Jennifer Armstrong
October 06, 2010 AT 08:40 PM EDT

As MTV’s 16 and Pregnant gets ready to start a new season Oct. 26, a new study (full results here) from the National Campaign to Prevent Teen and Unplanned Pregnancy shows that the gritty reality series does not, as some critics have insisted, “glamorize” teen pregnancy. In fact, in a national poll of teenagers, 82 percent of those who watched the show said it helps them understand how hard teen pregnancy is and how to avoid it, while 76 percent said such shows help them talk to their parents about sex. (About half said they actually did talk to their parents about sex because of something they saw in the media.) A separate study investigated discussion groups about the show at Boys and Girls Clubs of America and found that 40 percent talked about the show with a parent, 63 percent discussed it with a friend, and 37 percent discussed it with a sibling.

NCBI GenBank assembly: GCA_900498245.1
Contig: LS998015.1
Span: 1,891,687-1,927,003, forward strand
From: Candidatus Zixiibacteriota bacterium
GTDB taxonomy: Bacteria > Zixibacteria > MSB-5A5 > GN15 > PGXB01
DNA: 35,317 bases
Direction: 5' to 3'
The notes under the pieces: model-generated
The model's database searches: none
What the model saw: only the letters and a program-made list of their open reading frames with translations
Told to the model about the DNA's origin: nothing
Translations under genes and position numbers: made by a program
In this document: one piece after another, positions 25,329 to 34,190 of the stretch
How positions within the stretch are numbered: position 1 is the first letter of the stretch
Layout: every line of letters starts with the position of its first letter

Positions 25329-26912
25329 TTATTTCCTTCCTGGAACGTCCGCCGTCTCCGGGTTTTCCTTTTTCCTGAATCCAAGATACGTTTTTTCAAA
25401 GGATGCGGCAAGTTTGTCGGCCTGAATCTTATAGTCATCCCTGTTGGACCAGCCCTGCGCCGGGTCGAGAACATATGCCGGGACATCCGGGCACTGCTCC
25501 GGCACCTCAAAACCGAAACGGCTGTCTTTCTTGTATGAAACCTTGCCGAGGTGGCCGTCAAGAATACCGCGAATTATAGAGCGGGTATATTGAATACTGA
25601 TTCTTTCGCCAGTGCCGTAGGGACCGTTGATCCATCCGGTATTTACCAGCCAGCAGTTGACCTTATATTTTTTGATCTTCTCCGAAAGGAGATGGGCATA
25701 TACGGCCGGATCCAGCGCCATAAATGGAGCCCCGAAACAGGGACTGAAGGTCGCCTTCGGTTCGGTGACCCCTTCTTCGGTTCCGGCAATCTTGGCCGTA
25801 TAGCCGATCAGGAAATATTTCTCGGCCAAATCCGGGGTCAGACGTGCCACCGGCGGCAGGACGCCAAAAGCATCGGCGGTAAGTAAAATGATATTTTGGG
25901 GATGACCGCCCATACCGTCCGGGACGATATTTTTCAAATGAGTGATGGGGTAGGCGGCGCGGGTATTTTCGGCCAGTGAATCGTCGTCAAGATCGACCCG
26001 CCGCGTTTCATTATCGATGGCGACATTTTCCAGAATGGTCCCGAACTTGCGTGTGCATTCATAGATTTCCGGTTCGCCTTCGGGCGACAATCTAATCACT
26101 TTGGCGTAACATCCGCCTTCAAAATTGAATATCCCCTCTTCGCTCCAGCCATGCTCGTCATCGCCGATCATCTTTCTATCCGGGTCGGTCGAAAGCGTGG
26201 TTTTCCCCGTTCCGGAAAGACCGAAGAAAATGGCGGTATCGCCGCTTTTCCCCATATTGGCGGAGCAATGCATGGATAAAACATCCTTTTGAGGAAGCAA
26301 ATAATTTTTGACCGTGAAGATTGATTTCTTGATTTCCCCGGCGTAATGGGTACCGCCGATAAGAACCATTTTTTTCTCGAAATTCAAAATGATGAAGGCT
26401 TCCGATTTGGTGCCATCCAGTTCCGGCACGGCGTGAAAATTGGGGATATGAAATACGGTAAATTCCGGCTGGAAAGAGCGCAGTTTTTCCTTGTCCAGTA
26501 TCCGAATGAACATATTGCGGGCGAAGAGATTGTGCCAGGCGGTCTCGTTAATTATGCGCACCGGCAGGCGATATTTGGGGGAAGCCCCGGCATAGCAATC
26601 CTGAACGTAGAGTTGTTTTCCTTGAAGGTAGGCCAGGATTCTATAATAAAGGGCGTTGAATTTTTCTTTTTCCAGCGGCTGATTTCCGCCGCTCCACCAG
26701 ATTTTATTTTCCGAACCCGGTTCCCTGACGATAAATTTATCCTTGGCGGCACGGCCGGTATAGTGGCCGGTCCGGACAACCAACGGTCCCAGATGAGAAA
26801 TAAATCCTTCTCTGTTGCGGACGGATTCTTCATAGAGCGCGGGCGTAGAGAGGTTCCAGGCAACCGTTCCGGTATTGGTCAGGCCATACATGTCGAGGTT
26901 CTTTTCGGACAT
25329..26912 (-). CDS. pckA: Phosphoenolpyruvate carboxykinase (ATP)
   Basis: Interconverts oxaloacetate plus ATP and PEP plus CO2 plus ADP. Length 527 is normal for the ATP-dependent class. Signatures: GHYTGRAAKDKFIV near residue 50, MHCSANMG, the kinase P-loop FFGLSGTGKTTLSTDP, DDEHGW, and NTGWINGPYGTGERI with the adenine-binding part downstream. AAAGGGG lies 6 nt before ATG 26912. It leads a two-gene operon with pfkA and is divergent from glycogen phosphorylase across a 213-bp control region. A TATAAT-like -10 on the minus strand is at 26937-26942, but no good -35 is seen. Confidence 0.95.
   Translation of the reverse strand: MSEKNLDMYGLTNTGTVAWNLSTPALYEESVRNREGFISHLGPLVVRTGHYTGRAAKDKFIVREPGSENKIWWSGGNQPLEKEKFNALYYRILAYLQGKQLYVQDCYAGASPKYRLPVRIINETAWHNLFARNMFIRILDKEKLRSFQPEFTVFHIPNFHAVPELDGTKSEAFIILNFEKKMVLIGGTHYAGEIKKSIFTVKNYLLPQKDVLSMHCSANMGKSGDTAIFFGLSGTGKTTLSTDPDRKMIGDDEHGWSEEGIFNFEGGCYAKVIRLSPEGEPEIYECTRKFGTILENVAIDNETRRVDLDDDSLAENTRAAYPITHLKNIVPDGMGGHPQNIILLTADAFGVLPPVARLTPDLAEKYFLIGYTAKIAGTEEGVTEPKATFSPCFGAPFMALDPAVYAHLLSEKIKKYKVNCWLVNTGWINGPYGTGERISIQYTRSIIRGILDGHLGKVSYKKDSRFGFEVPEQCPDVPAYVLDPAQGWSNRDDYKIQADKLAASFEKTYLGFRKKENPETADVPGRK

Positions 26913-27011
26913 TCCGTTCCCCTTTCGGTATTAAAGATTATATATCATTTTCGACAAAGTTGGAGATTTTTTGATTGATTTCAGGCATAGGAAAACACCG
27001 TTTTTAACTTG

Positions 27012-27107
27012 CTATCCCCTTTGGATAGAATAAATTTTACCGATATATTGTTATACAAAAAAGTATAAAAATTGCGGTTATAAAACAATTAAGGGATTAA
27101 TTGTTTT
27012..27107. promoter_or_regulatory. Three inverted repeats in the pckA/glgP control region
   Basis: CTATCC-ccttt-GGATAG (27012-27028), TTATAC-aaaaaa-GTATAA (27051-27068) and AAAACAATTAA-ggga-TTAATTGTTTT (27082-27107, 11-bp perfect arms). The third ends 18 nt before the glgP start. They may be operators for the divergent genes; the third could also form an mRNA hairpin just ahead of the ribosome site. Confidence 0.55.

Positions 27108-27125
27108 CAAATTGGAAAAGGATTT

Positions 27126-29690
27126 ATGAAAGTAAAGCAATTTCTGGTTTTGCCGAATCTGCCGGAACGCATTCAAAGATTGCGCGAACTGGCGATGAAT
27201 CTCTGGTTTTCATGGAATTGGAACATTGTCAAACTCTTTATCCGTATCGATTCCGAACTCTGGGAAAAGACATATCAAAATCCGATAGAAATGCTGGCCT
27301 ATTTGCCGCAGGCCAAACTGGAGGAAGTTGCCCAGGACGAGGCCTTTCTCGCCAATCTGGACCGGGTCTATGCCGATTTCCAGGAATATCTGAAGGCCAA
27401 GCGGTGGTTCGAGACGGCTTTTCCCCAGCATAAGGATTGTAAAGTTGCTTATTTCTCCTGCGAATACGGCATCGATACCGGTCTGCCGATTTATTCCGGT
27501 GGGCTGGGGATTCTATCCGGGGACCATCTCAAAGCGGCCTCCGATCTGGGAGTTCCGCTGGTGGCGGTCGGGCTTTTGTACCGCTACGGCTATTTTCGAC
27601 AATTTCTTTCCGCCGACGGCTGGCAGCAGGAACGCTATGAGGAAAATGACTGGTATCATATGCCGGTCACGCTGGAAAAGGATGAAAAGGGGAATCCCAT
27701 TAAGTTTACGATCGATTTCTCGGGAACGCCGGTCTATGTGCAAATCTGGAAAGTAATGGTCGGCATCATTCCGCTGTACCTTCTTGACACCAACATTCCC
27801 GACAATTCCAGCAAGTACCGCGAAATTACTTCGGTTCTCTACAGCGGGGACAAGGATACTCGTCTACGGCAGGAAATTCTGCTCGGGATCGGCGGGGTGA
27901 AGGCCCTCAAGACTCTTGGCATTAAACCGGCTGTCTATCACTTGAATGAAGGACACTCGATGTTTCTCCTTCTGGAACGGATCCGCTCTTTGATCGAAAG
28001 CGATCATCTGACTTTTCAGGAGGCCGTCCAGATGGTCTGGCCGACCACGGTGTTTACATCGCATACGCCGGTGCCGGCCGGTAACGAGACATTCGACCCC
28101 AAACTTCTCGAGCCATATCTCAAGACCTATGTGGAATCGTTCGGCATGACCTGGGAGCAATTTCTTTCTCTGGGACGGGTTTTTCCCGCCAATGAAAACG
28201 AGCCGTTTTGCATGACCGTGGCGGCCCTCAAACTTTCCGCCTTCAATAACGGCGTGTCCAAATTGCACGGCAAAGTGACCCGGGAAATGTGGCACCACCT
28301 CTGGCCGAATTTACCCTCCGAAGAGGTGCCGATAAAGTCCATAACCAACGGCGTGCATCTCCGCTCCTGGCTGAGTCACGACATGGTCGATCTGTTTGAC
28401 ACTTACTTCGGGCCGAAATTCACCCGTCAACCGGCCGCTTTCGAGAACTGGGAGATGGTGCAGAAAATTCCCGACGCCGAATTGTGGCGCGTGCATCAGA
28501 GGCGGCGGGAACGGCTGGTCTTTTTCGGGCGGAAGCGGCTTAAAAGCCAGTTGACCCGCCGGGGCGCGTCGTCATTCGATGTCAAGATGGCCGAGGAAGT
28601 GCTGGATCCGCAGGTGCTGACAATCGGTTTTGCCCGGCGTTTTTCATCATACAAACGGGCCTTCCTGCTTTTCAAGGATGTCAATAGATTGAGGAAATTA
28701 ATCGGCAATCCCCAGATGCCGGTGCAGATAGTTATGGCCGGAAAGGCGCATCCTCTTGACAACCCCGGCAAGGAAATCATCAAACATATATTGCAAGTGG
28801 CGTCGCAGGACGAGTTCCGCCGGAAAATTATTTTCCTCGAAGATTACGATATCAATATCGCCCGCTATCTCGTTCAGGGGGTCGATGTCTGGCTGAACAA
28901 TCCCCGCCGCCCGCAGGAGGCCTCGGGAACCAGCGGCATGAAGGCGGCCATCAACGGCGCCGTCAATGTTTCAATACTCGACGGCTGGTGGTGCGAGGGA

It’s harder to remember the good that 16 and Pregnant, along with its big-sister show Teen Mom, are doing when you see the constant gossip-mag stories about their “stars” (or when, perhaps, you see famous teen mom Bristol Palin on Dancing With the Stars). But that doesn’t take away from the fact that the MTV hits continue to hammer home, week after week, the gritty realities of having a kid too young. These numbers prove the glamorization argument doesn’t hold up — despite what other media are doing to muddle the message.

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